A daily download of SME, startup, fintech and tax news from around Australia.
This week can be a mad rush to get paperwork in order and plan for the year ahead, but from this Saturday businesses will also be facing a number of legislative changes that could affect how they do business.
With the 2017-18 financial year right around the corner, here are key changes you need to know about.
To encourage employers to harness the skills of Australia’s ageing population, the Federal Government is providing a financial incentive to employers who engage and retain mature-age workers.
Available through jobactive – the Federal Government’s $6.8 billion job placement program – the Restart wage subsidy entitles an employer to up to $10,000 for hiring eligible workers aged 50 and over. Employers can put this subsidy, paid to them over six months by their local jobactive provider, towards training and related costs (e.g. a forklift license, IT courses) and any necessary workplace modifications.
Some Australian real estate agents are updating their rental leases to stop tenants from secretly subletting properties on Airbnb.
Key points: Some real estate agents have updated leases to ban tenants from hosting through Airbnb Landlords say Airbnb guests put extra wear and tear on their properties Airbnb says renters and owners should have the right to share the home they live in
One lease, seen by the ABC, said the tenant must not use Airbnb without the “written consent” of the landlord in each instance.
EXCLUSIVE: Sunday pay for workers in retail, hospitality, fast food and pharmaceutical services will increase from this weekend, despite claims by unions and Labor that employees will be worse off, according to the peak business council.
The Australian Chamber of Commerce and Industry will today release modelling that shows the overwhelming majority of employees in the affected sectors will see a bump in take-home pay on Sunday despite a reduction to penalty rates as decided by the Fair Work Commission earlier this year.
Bill ShortenHon Bill Shorten MP, Federal Member for Maribyrnong Leader of the Opposition from 13.10.13’s pledge to overturn penalty rate cuts for retail and hospitality workers will generate uncertainty, harm job creation and deter “mum-and-dad” operators from extending opening hours, small business chiefs say.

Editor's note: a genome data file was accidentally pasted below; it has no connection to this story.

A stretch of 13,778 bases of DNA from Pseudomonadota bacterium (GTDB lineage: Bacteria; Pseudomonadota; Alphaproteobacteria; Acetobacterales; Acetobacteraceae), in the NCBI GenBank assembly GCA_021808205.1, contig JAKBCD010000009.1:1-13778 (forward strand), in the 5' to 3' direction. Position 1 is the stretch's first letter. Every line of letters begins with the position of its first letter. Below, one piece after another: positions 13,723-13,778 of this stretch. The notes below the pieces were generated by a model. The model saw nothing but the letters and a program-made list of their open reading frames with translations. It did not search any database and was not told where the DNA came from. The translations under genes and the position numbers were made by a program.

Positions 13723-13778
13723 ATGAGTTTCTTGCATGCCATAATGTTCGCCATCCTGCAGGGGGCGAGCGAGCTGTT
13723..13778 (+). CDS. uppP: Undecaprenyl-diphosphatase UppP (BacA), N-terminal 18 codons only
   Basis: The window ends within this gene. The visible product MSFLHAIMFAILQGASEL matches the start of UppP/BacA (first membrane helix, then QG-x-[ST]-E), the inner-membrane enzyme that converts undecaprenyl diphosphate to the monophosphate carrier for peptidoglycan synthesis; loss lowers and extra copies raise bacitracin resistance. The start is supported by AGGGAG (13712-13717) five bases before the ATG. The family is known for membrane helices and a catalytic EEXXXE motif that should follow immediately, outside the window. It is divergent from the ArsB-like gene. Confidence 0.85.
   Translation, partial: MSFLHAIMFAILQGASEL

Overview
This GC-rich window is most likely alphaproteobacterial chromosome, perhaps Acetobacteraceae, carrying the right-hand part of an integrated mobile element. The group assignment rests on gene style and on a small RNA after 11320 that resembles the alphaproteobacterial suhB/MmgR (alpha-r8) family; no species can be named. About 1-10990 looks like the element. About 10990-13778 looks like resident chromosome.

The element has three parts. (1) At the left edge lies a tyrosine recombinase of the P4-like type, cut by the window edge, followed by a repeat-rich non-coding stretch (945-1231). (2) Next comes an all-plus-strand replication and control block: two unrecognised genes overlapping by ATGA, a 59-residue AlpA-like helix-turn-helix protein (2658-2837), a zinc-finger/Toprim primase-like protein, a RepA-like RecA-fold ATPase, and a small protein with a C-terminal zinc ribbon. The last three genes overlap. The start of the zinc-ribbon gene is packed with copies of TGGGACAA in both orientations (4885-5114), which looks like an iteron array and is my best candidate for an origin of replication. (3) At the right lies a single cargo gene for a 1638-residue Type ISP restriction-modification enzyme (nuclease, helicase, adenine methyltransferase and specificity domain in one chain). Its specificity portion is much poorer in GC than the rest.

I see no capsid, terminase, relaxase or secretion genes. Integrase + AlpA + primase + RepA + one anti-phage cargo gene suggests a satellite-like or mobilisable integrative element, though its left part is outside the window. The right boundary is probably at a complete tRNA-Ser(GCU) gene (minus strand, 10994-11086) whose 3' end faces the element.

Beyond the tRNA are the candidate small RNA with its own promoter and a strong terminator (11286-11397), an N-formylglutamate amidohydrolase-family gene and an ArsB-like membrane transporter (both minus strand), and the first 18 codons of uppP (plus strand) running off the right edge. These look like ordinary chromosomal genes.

The Opposition Leader, who promised to reinstate penalty rates in a speech to the ACTU’s 90th anniversary dinner on Tuesday, was yesterday condemned for undercutting the authority of the Fair Work Commission and outsourcing wage decisions to federal parliament.
TAX cuts for small business – down to the lowest rate in many decades – backs small businesses throughout the Adelaide Hills to expand and create more jobs, Assistant Agriculture Minister Anne Ruston says.
“Small business is the economic backbone of regional communities like those in the Adelaide Hills,” Senator Ruston said.
Australian design software startup Canva is branching out into the physical world, launching a new print and delivery service.
Canva, which produces software that allows template-based design of visual material like presentations, invitations, menus and social media posts, has started Canva Print in the United States, promising one-click print and shipping within 4 days.
Small business operators are planning to complete their own tax returns, increasingly using cloud solutions rather than relying on older desktop software, according to a new report.
The latest Snapshot report from cloud accounting software provider MYOB shows that 41% of SMEs are planning to complete their tax themselves, up 36% from last year.
It’s not just flashy crims that anti-fraud investigators are watching. The risk of the trusted insider — officials rationalising bad behaviour by a self-assessment of being underpaid and undervalued, or seeking to protect others — is very real, yet the ATO Australian Taxation Office has a very low rate of malfeasance. That’s down to a solid corruption control plan.
Sydney’s romance with conspicuous wealth was on display last weekend with the glamorised media coverage of the release from Cooma jail of convicted insider trader, Oliver Curtis.
An increase in omitted responses during the botched 2016 census has been attributed to system failure and heightened privacy concerns.
Despite an independent assurance panel determining the data is “fit-for-purpose” and can be used “with confidence”, there was a rise in unanswered questions and respondents providing false details, such as expletives in the “first name” field.